1-7 December 2003
Installment #200--Visitor #

All text & photos © Hilton Pond Center


Black Cherries, Prunus serotina, lead a tough life at Hilton Pond Center and elsewhere across the Carolina Piedmont. In spring tens of thousands of Eastern Tent Caterpillars build silken webs in their branches (below right), from which they conduct feeding forays that strip the trees bare of tender green leaves. Most trees rebound from this defoliation, but heavy infestations several years in a row can sap a tree's strength and eventually kill it. Other insects attack the tree's buds while some species bore into its cambium layer. White-tailed Deer and small mammals such as Eastern Cottontails and Pine Voles consume the bark at ground level--a devastating problem for cherry seedlings and small saplings. Perhaps the most obvious and pervasive enemy of Black Cherry, however, is one whose handiwork is easily seen throughout the winter woods: Apiosporina morbosa, the Black Knot Fungus.

Black Knot disease causes thick, dark swellings on cherry twigs that look for all the world like--how can we put this delicately--elongated animal droppings hanging in the tree (top and below). In fact, many times on field trips we've had students who initially wouldn't pick up a cherry twig infested with Black Knot because they thought it was some form of scat--a polite word for feces. Their coprophobia was groundless, however, because the dark matter is actually the tree's own cells gone haywire because of the fungus.

Black Knot usually starts as an olive-green swelling at the base of a leaf petiole, but it eventually enlarges and turns dark. Smaller Black Cherry twigs that are attacked by the fungus usually perish within a year or so, and young trees with sizeable infestations often wither and die when the Black Knot growth interferes with transmission of water and minerals up from the roots and food products down from the leaves. Huge swellings occur even on the trunks of large trees, and these may or may not lead to the host's demise. Obviously, such malignant growth makes the tree worthless for lumber purposes, but at least the sap that oozes from the cankerous sores may provide nutrition for a variety of birds, butterflies, and small mammals.

Although the bark of young Black Cherry trees is relatively smooth, it is marked by distinctive thin horizontal lines called "lenticels"--tiny pores that apparently function in gas exchange. In older trees the outer surface becomes dark and crinkly, but at any age the species is still easy to identify up close by looking at its bark. Remarkably, the Black Cherries around Hilton Pond often can be spotted hundreds of feet away--not from of their bark characteristics but because their trunks and twigs are so heavily scarred by Black Knot disease (above left and below).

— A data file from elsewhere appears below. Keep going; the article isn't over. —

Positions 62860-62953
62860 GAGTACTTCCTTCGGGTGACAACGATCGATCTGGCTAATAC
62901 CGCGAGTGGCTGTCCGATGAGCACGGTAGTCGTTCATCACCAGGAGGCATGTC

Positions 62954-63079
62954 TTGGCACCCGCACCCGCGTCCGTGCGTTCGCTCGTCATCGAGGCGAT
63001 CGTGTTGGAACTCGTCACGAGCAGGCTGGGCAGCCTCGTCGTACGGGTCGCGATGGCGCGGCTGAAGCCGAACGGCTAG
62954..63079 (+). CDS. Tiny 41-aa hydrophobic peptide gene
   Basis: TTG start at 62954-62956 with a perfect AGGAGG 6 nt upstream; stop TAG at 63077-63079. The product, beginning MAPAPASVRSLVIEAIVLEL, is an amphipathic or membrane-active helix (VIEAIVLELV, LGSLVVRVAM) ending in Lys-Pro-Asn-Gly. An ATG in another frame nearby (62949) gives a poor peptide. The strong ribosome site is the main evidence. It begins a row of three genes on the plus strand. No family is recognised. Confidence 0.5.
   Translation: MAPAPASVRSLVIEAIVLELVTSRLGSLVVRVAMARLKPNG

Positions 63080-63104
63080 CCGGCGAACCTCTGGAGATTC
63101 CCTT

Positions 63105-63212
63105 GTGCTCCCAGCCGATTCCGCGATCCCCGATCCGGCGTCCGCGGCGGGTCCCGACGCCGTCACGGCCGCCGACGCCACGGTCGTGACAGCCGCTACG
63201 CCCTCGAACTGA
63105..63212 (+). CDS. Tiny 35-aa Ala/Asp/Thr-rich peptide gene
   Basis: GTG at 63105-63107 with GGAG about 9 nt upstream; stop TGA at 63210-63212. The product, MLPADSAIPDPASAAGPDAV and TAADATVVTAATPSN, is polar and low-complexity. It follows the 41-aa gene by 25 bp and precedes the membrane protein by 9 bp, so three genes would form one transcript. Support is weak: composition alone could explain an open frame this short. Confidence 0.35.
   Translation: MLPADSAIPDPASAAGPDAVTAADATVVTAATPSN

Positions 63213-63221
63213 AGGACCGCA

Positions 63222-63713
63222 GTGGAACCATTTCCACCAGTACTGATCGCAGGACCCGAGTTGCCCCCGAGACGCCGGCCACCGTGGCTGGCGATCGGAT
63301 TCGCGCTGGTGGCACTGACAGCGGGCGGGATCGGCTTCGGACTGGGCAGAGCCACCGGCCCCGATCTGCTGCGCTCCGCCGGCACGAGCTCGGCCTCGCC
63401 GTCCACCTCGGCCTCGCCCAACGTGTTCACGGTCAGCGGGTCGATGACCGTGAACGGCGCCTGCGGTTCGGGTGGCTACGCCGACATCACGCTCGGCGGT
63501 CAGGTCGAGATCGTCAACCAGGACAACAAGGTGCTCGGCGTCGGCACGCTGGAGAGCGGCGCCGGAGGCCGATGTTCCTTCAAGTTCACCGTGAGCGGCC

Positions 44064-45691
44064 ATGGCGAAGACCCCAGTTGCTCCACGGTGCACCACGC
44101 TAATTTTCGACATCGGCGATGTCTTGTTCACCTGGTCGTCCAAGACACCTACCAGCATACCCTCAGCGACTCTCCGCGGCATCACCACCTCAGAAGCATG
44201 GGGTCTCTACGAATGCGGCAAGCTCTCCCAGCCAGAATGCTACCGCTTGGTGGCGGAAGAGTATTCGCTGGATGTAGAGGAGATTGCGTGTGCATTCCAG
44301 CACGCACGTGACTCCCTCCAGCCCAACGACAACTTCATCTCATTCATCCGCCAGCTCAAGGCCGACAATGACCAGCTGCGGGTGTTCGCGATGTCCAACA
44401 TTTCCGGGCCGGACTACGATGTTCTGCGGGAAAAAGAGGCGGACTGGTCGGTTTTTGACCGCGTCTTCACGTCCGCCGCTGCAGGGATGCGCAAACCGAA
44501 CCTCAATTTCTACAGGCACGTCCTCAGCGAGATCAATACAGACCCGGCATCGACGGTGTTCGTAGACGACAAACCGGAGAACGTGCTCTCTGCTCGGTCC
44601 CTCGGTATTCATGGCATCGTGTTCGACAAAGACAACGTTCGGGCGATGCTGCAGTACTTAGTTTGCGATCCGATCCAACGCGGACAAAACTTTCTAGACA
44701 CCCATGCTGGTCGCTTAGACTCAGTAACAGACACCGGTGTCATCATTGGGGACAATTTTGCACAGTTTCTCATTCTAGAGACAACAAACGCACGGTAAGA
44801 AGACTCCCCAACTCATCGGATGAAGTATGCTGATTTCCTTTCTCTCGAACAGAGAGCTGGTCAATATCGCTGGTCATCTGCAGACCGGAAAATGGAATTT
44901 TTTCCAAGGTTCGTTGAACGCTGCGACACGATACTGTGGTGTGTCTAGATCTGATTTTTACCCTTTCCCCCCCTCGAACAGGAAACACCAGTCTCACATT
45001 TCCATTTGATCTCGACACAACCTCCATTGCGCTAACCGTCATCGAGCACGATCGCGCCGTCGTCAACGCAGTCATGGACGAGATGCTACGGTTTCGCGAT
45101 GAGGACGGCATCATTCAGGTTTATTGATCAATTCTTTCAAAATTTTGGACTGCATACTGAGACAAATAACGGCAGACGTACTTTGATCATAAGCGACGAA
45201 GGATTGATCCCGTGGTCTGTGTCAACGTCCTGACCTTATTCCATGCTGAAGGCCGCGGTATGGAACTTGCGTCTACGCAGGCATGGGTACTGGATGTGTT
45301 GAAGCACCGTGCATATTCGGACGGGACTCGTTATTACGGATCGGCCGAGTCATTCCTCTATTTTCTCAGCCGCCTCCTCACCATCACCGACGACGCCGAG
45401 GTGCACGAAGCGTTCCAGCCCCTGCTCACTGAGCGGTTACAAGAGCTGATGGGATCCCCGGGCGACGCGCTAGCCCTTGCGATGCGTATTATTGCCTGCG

It's unfortunate that Black Knot is so pervasive on the Black Cherries at Hilton Pond Center. Since the fungal spores are spread by wind and rain, there's not much one can do to stop transmission from one host to the next. Our numerous cherry trees are unlikely to achieve championship size under the on-going assault from insects and fungi, but at least those students who once wouldn't touch a Black Knot canker can use the disease to identify a Black Cherry with great accuracy. Before they get too confident, however, we should remind our young naturalists that that our shrubby native plums at Hilton Pond Center are likewise affected by the same fungus that causes Black Cherry Knot.

All text & photos © Hilton Pond Center

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"This Week at Hilton Pond" is written & photographed
by Bill Hilton Jr., executive director of
Hilton Pond Center for Piedmont Natural History.

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Oct 15 to Mar 15
Please report
your sightings of
Vagrant & Winter

1-7 December 2003

Northern Cardinal--1
Purple Finch--4
White-throated Sparrow--1
House Finch--1
Eastern Towhee--1

* = New species for 2003

5 species
8 individuals

61 species
1,037 individuals

(since 28 June 1982)
123 species
43,151 individuals

(with original banding date, sex, and current age)
Northern Cardinal (1)
01/21/02--after hatch year male

White-throated Sparrow (2)
04/20/00--after 4th year female
11/26/01--after 2nd year unknown

All text & photos © Hilton Pond Center

--On the morning of 2 Dec, eight Wood Ducks--four drakes and four hens--were cruising Hilton Pond. One drake was especially attentive to one of the females.
White-throated Sparrow trapped on 5 Dec was the 1,700th individual of its species banded at the Center since 1982. White-throats are the seventh most commonly banded local species.

--A hatch-year female Rufous hummingbird was banded on 5 Dec at Rock Hill SC, and a young male Rufous was banded the following day at Gastonia NC.

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Hilton Pond Center for Piedmont Natural History is a non-profit research & education organization in York, South Carolina USA; phone (803) 684-5852. Directed by Bill Hilton Jr., aka "The Piedmont Naturalist," it is the parent organization for Operation RubyThroat. Contents of this website--including articles and photos--may NOT be duplicated, modified, or used in any way except with the express written permission of Hilton Pond Center. All rights reserved worldwide. To obtain permission for use or for further assistance on accessing this website, contact the Webmaster